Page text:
What is focal therapy for localized prostate cancer?

Localized prostate cancer is cancer that has spread (metastasized) no farther than the tissue surrounding the prostate gland. Focal therapy is a treatment for this type of prostate cancer.

For many years there have been two main approaches to treating localized prostate cancer. The first is active surveillance or “watchful waiting.” In cases of older men or low-risk patients, regular medical tests are conducted to make sure the cancer is not spreading. No other action is taken because the cancer is stable or growing so slowly it will not cause problems any time soon. If tests show the cancer is spreading, treatments can begin. Of those men assigned to active surveillance, 14% to 41% will eventually require surgery or radiation.

The second approach to treating localized prostate cancer has been the use of radiation or surgery. This is effective for removing any tumors present but often causes negative side effects in the urinary, genital, or rectal areas. Two common side effects include loss of control over urinary functions (incontinence), and impotence (the inability to maintain an erection).

Focal therapy offers a middle-ground treatment. The idea behind focal therapy is to reduce the amount of damage to the prostate gland and surrounding areas while still treating the cancer effectively.

This is done by focusing treatment on what is known as the index lesion, which is usually defined as the largest tumor with the highest grade. The grade, or Gleason score, is determined by looking at cancer cells under a microscope to see how fast the disease is spreading.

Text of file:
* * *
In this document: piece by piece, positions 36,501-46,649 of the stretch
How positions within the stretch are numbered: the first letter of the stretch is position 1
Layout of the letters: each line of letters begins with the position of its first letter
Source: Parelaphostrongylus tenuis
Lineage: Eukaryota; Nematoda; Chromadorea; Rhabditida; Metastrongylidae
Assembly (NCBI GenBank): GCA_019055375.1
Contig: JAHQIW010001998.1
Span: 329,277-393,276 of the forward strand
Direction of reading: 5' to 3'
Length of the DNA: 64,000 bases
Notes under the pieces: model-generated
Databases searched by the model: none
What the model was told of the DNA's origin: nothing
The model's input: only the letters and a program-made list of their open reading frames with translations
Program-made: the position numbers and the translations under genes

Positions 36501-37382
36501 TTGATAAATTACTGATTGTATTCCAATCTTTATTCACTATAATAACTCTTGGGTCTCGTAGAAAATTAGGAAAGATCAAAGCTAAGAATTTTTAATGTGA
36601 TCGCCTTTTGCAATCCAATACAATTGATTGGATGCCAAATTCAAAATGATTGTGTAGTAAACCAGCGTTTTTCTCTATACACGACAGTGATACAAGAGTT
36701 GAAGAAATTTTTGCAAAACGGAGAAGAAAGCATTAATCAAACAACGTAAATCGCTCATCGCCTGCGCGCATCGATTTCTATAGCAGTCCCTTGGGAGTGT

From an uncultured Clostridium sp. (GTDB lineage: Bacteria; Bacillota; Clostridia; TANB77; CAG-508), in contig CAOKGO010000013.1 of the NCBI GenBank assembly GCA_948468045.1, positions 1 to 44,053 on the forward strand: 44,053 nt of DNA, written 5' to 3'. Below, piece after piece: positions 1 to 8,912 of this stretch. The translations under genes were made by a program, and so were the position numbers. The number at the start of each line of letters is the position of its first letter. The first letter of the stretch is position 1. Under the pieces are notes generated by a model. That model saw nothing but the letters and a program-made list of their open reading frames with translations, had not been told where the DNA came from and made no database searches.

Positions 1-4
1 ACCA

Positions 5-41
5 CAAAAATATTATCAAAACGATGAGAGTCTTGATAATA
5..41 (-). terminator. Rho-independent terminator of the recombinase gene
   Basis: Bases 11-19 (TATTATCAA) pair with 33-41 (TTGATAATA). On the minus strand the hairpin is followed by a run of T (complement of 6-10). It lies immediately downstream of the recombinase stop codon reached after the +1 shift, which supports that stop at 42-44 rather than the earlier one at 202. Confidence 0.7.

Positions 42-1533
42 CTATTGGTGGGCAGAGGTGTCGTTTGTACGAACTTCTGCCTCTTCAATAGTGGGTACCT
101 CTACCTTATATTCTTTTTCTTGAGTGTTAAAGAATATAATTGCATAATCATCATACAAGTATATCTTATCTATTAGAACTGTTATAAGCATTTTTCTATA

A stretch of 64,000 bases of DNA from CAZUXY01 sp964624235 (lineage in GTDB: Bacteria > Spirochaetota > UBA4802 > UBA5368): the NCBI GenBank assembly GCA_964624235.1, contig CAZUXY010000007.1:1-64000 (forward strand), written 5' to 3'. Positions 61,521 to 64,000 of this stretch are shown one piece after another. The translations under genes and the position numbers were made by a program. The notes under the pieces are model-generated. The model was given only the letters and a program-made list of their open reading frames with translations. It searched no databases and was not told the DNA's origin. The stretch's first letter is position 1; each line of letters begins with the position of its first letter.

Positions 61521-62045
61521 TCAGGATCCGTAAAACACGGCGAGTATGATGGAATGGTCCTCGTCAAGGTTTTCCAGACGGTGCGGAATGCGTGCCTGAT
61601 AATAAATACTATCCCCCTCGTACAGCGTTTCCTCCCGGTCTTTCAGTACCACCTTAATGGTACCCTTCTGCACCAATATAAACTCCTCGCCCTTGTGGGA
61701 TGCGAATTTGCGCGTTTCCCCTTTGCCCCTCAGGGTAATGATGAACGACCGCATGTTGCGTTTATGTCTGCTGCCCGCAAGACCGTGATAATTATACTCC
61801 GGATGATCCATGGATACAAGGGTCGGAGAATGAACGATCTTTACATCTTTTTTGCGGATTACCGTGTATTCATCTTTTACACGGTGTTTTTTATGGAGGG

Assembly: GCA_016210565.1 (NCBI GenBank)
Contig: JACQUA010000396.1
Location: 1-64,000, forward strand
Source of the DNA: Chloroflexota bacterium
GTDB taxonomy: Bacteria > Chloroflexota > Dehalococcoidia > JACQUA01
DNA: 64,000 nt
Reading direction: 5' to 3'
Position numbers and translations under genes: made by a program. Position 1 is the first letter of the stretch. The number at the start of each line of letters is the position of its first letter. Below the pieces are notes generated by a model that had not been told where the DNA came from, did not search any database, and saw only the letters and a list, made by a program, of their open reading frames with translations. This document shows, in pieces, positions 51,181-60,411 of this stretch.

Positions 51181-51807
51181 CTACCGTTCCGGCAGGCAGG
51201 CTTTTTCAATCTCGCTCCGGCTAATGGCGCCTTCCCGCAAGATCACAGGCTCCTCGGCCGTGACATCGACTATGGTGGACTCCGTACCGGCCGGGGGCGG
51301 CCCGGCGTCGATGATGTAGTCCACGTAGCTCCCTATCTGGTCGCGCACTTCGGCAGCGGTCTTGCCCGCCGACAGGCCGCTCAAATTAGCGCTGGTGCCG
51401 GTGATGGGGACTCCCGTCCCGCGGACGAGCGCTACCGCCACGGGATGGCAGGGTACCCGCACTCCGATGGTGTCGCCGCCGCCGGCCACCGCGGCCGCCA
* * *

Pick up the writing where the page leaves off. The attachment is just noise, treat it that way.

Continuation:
Even though many cases of prostate cancer have more than one tumor site, some researchers believe that the index lesion is what drives and predicts how any particular cancer will progress. If growth of the index lesion can be controlled with focal therapy, the thought is that the cancer as a whole can be managed with fewer bad side effects.

What treatments are used in focal therapy for localized prostate cancer?

Focal therapy uses ablation, which is the use of extreme temperatures to destroy tumors. In focal ablation, the area of the prostate that contains the most serious cancer is targeted, rather than treating the entire prostate gland. Focal ablation techniques include:

  • Cryotherapy: Use of very cold gases passed through needles to freeze and destroy cancer tissue.
  • HIFU (High Intensity Focused Ultrasound): The use of high-frequency sound waves directed at the tumor through an ultrasound probe inserted into the rectum. The high intensity waves cause the diseased tissue to heat up and die.
  • Photodynamic therapy: A drug called a photosensitizer is injected into the bloodstream. This drug then absorbs light rays directed at the tumor, and produces an active form of oxygen that destroys cancer cells.
  • Laser ablation: The use of laser radiation energy pinpointed to a very small area to burn away cancerous tissue. Laser ablation has the advantage of being able to be performed at the same time as magnetic resonance imaging (MRI), allowing very specific targeting and also real-time views of results.

Who are good candidates for focal therapy?

When focal therapy for prostate cancer first began to be used in about 2007, it was only as an alternative to active surveillance in very low-risk patients. Since then, the use of focal therapy has expanded to include some intermediate- and even high-risk patients.

Although there are no set rules about which patients make the best candidates for focal therapy, those with overall low or intermediate risk, and who have biopsy-proven cancer located in only one area, are usually the best choices for this type of treatment.

In each case, the doctor will consider the patient’s general health and mental outlook, the size and location of the tumors present, and their chances of spreading more. Use of tests such as MRI, ultrasound, and biopsy (tissue samples examined in the laboratory) can help decide if a patient will benefit more from focal therapy or from traditional treatments.

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